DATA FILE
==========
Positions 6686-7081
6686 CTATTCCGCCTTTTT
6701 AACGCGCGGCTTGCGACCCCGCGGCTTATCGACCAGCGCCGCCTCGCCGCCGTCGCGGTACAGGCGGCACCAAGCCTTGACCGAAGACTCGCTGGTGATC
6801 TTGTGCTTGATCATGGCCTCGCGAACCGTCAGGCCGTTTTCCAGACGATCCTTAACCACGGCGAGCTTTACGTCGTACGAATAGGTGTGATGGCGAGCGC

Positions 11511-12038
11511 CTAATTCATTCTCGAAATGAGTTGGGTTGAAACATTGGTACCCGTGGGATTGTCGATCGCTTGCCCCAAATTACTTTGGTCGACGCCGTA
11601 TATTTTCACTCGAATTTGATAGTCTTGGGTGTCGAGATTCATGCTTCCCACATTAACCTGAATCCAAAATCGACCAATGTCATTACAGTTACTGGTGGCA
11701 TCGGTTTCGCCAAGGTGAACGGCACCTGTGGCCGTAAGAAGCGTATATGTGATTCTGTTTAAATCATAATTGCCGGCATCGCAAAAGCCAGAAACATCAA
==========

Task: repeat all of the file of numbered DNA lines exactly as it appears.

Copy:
Positions 6686-7081
6686 CTATTCCGCCTTTTT
6701 AACGCGCGGCTTGCGACCCCGCGGCTTATCGACCAGCGCCGCCTCGCCGCCGTCGCGGTACAGGCGGCACCAAGCCTTGACCGAAGACTCGCTGGTGATC
6801 TTGTGCTTGATCATGGCCTCGCGAACCGTCAGGCCGTTTTCCAGACGATCCTTAACCACGGCGAGCTTTACGTCGTACGAATAGGTGTGATGGCGAGCGC

Positions 11511-12038
11511 CTAATTCATTCTCGAAATGAGTTGGGTTGAAACATTGGTACCCGTGGGATTGTCGATCGCTTGCCCCAAATTACTTTGGTCGACGCCGTA
11601 TATTTTCACTCGAATTTGATAGTCTTGGGTGTCGAGATTCATGCTTCCCACATTAACCTGAATCCAAAATCGACCAATGTCATTACAGTTACTGGTGGCA
11701 TCGGTTTCGCCAAGGTGAACGGCACCTGTGGCCGTAAGAAGCGTATATGTGATTCTGTTTAAATCATAATTGCCGGCATCGCAAAAGCCAGAAACATCAA